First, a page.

As Republicans and Democrats focus on their differences rather than common goals, factionalism is becoming the status quo in this country. It’s becoming trendy to be either conservative or liberal, while those who are in between are stigmatized and criticized as “flip-floppers.” Congressmen are afraid to compromise because they’ll be perceived as “weak” or will lose their fringe base of support. The concept of moderation is quickly becoming a long-forgotten principle. Compromise is a dirty word to some; bipartisanship, even worse.
As America braces itself for the upcoming election, I too am starting to think about for whom I’m going to vote. I’m very excited about finally being able to vote, after so many years of following politics and not being able to participate in the process. And even though I plan to register as a Democrat, I would have no qualms about voting for a moderate Republican who fosters bipartisanship.
The problem is, no such Republican exists. I’ve watched the debates in South Carolina; I’ve watched the debates in Florida; and I am convinced, now more than ever, that these four Republican candidates are more concerned about proving their conservative credentials than about what is good and healthy for the country.
The issue of abortion is just one example of their extreme stances that are not copasetic with the rest of the country’s mentality. During the South Carolina debate, I watched those four intelligent, respectable politicians spend 20 minutes arguing who was more pro-life than the other. They were like children, obsessed with proving themselves without thinking about how such a ban on abortion would affect America’s sense of freedom.
In 1973, when Roe v. Wade was decided, the decision was 7-2. Everyone agreed that although abortion isn’t a good thing, not giving people at least the choice to get an abortion is even worse. However a different breed of Republicans was on the Court back then – like Chief Justice Warren Burger and Justices Lewis F. Powell, Harry Blackmun and Potter Stewart – who were able to separate their personal perspectives from their Constitutional perspectives and did not feel the need to perpetuate this militancy in regard to certain social issues. With the advent of the arrogant evangelical movement and the rise of the Tea Party, these Republicans are no more; their eradication – and the rise of the pro-life movement – is killing bipartisanship, compromise, the concept of moderation and American freedoms.
As Justice Harry Blackmun wrote in his opinion in Roe, “few decisions are more personal and intimate, more properly private, or more basic to individual dignity and autonomy, than a woman’s decision – with the guidance of her physician and within the limits specified in Roe – whether to end her pregnancy. A woman’s right to make that choice freely is fundamental.” It is this fundamental right that Republicans seek to terminate. Quite frankly, the idea of that happening makes me nauseous, and I urge everyone evaluating the issue to separate your political beliefs from your personal beliefs.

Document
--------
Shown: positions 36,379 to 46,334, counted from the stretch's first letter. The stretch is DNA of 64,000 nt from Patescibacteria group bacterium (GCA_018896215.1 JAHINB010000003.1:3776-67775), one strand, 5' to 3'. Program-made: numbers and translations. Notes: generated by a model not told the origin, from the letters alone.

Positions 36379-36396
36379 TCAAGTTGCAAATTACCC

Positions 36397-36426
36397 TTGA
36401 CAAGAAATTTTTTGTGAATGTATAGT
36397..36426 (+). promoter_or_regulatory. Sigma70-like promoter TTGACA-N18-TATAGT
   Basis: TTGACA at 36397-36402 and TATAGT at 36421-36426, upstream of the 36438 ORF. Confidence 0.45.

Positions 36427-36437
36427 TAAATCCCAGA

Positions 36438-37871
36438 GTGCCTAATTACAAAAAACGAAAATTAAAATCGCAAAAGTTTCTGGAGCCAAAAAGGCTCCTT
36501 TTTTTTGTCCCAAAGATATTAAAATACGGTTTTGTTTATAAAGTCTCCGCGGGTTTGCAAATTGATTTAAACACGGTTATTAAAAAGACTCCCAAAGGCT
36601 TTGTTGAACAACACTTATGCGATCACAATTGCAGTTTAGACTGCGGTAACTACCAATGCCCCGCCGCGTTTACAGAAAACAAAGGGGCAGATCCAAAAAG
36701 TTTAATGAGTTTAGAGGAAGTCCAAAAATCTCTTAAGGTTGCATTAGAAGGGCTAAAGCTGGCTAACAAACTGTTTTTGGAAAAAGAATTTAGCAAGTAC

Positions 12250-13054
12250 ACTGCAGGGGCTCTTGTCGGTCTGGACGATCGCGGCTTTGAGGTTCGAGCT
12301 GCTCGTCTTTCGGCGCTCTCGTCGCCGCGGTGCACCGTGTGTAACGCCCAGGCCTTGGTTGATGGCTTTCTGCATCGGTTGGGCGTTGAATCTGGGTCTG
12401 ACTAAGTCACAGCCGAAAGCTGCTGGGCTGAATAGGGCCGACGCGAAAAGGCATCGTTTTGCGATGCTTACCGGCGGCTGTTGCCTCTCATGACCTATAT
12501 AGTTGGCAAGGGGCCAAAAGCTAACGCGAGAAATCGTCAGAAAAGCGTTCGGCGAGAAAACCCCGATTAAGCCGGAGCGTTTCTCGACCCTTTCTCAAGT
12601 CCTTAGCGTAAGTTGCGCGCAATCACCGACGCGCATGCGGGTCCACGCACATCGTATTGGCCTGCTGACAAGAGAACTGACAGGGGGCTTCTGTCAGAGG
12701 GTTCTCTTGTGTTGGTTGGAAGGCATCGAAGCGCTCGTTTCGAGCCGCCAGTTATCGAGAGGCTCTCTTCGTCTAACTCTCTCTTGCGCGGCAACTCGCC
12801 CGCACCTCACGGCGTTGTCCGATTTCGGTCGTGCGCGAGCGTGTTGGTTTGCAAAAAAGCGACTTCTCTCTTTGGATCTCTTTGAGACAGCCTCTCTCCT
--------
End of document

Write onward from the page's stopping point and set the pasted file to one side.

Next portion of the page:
Personally, I would never suggest or advocate for anyone I know to go out and actively get an abortion – they are morally repugnant to my own religious ideas and basic morals regarding virtue and humanity. However, I am also not going to be so pompous as to suggest that everyone should have the same morals and religious beliefs as I do. It is, after all, a key concept of American Constitutional law that the government shall not legislate based on religious principles. Evangelical Republicans, however, seek to change that, and they believe that their views on life should be everyone’s views on life. This, however, is not the proper mindset with regards to evangelism, which should be about respectful discussion, offering to take a non-Christian friend to church, and talking about why Christ is the savior – not cruel condemnation, harsh denunciation and severe diatribe.
For some strange reason, I don’t see these sanctimonious pro-life people, who spend countless hours standing along street corners or protesting in front of abortion clinics, actually take initiative themselves and work to be foster or adoptive parents. Instead of working toward helping women who cannot keep their babies in way that would be more pursuant to their (and my) Christian beliefs, they feel the need to spend their time protesting without thinking of the Constitutional crisis for which they are advocating.
Everyone can sensibly understand that murder is wrong and that is it is OK to ban murder – that is part of an occidental secular moral code; however, how can we say that terminating the development of something that is not even alive is murder? Too often, pro-life proponents use the phrase “the rights of the unborn” to defend a ban on abortion. I ask the question: How can a fetus have rights if it is not born? I understand why abortions should be limited after viability. I understand when some say that at that point a fetus actually possesses the constitutionally protected right to life.